Revocable Living Trusts are planned with the intention of keeping the family out of court. If this intent fails, courts have alarming powers to interfere with your plan. The recent case of Rene v. Sykes-Kennedy illustrates this point.
In Rene, a Florida court ruled that it was within the guardianship court’s authority to grant the court-appointed guardian of an incapacitated woman the power to modify the woman’s living trust. The modification? The court-appointed guardian modified the trust to appoint herself as trustee, despite the trust’s express language appointing the incapacitated woman’s granddaughter as trustee!
Now, if the granddaughter had been mishandling funds or self-dealing, this may have been a reasonable solution. However, the guardianship court made a clear finding that the granddaughter had committed no wrong-doing. Disregarding the intent expressed in the trust, the court decided to remove the granddaughter from her position as trustee and appointed the guardian instead—making its own determination “that it was in the [incapacitated woman’s] best interest.”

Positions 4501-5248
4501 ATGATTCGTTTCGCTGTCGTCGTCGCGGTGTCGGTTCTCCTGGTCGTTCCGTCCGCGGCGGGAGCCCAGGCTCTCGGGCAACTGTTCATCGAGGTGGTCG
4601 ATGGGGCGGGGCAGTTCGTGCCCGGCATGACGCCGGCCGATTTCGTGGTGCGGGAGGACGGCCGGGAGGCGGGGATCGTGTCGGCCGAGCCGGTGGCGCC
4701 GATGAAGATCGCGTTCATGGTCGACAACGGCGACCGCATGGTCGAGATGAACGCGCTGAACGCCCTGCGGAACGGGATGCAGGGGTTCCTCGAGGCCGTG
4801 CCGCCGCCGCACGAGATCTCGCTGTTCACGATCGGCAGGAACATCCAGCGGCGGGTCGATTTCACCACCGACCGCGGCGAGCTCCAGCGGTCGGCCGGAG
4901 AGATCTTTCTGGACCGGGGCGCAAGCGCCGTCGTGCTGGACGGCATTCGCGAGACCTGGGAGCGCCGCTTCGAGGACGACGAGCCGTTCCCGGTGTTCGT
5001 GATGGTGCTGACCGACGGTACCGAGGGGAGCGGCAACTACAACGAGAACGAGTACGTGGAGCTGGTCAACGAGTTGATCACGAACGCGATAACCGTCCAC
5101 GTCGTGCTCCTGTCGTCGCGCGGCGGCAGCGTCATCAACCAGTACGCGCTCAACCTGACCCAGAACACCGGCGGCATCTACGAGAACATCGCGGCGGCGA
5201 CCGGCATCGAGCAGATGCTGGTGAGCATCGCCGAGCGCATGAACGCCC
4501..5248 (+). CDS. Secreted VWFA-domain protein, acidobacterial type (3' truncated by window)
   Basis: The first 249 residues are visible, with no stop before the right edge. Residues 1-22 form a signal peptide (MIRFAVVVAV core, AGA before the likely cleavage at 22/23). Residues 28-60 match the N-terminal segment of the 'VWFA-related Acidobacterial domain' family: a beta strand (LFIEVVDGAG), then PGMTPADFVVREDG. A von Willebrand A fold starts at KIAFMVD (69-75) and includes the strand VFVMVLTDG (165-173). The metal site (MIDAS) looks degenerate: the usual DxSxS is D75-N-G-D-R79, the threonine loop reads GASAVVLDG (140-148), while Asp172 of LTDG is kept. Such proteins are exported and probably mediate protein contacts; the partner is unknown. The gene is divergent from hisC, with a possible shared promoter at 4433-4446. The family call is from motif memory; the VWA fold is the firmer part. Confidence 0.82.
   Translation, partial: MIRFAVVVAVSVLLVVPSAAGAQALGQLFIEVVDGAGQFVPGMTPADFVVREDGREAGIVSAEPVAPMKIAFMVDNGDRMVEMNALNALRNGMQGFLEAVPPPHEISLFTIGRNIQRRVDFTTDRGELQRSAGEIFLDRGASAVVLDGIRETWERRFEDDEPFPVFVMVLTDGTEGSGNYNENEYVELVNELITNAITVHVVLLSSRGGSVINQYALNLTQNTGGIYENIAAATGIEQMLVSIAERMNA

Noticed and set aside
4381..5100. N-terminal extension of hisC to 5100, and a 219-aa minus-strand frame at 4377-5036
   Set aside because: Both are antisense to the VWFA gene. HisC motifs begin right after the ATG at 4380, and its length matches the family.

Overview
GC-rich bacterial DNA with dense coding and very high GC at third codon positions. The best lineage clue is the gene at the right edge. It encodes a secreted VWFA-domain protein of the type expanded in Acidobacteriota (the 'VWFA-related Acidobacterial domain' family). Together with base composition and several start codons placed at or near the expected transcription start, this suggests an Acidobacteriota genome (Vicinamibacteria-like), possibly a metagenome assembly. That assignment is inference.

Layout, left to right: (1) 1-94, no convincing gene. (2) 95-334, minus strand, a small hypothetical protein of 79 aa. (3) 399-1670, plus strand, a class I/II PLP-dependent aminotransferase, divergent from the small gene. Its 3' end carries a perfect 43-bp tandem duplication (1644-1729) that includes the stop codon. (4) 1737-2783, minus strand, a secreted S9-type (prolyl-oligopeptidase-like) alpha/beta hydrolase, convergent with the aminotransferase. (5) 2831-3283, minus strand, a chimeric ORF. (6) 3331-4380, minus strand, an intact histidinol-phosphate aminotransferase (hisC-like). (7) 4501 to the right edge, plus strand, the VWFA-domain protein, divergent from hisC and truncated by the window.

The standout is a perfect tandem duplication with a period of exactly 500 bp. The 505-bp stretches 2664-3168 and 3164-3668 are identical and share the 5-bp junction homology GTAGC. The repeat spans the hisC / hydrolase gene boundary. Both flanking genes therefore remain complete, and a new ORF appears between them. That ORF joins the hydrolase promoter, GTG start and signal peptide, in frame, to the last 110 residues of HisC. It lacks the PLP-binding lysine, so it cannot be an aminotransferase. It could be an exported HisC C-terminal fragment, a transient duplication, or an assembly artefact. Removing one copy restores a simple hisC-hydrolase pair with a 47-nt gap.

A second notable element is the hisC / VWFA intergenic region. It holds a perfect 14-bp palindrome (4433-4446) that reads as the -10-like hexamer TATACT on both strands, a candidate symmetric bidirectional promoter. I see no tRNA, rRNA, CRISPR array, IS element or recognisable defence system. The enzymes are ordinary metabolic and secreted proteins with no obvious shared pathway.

Rene illustrates the great discretionary power that a guardianship court wields. You can limit the court’s discretion when exercising its power to appoint a guardian by anticipating issues like incapacitation in your estate plan. A court, when exercising its power to appoint a guardian, must consider a person’s prior Designation of a Preneed Guardian. By including the Designation of a Preneed Guardian as part of your comprehensive estate plan, you can make it more difficult for the court to displace your intent. (We talked in-depth about Designation of a Preneed Guardian in our last blog post; click here to read if you missed it!)
A situation like unanticipated incapacitation is just one of the many dangers that can prevent an estate plan from working as you intended. If you would like to learn how you can avoid such potential problems through comprehensive planning, you are invited to attend one of our monthly “Truth About Estate Planning” workshops.